Jordan Mariani feels more anxious than nervous these days. The Brazil World Cup is about to start as well as his trip to Rio de Janeiro, where he will play a 4-on-4 match with some of the world’s best street soccer players. It is the culmination of a dream.
For Jordan, the last stage of shooting the documentary Every Street United in Brazil is both a real test and a great opportunity. He is “working really hard” for that goal, he says. Going to the gym on Saturday mornings and running in the afternoons has been added to his training routine. He also started boxing since “it gives you a good physical condition,” he says.
“I want to be 100 percent to play in Brazil. For this, I do everything that helps me to be better day after day,” he explains, while grabbing a fast meal for lunch during the half an hour he has free between soccer training in the morning and working in a bank in the afternoon.
“I cannot wait any more–I want to be in Brazil right now. My family shares my anxiety and desire to live this experience. They ask me where I will stay. They care about my safety. It is the first time I will travel to Rio. My friends make jokes. They cannot believe that I am going to Brazil during the World Cup.”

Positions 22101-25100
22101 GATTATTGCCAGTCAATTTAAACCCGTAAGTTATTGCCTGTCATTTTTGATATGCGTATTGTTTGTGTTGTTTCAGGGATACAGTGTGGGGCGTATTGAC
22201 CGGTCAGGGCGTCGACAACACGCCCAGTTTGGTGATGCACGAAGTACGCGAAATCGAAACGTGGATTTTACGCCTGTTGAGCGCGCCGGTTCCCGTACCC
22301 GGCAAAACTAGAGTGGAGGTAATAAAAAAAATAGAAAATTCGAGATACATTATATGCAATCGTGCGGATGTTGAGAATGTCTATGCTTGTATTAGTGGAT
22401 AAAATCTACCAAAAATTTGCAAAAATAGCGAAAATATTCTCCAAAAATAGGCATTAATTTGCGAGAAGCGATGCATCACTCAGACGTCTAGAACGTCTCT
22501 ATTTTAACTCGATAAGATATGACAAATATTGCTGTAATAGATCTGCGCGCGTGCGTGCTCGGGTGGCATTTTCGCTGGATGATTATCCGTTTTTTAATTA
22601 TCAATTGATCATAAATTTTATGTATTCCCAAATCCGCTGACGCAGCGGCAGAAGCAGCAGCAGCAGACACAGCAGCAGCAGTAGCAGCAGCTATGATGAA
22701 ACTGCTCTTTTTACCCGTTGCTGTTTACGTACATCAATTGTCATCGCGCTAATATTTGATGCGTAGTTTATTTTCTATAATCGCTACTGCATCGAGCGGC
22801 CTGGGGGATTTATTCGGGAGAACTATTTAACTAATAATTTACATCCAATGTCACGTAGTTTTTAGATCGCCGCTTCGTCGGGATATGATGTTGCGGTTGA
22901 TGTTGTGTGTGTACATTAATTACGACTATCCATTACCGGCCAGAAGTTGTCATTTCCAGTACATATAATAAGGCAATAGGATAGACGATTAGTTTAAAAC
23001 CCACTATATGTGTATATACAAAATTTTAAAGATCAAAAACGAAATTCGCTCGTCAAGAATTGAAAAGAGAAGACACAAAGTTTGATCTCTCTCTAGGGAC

Since the day he showed up for a casting call in October 2013, Jordan knew that those selected would travel to Brazil. And he was overcome when he learned that he was the one chosen to represent Argentina.
“I felt many emotions at the same time. Besides happiness, the feeling was similar to what you feel when you try out for a team and you make it. You know the effort made to achieve it. It is pure satisfaction”. But since then, the most difficult thing for Jordan has been waiting. He tries to imagine how the match would be. He has already spoken by Skype with the player from Spain, Miguel Calero Montiel. He hopes to be on the same team as Miguel since language, as well as soccer, unites them.
June will be a unique month in Jordan’s life. After coming back from Brazil, he will try out for many Argentine Premier League teams. His main goal is still to become a professional player.
“I’ve been preparing for this moment since last year and the documentary may help because the first thing a foreign club asks for is a video. The shooting may open doors abroad. I went to the United States to try out and I couldn’t make it,” he recalls and insists: “But I’m still looking for an opportunity; it may be near.”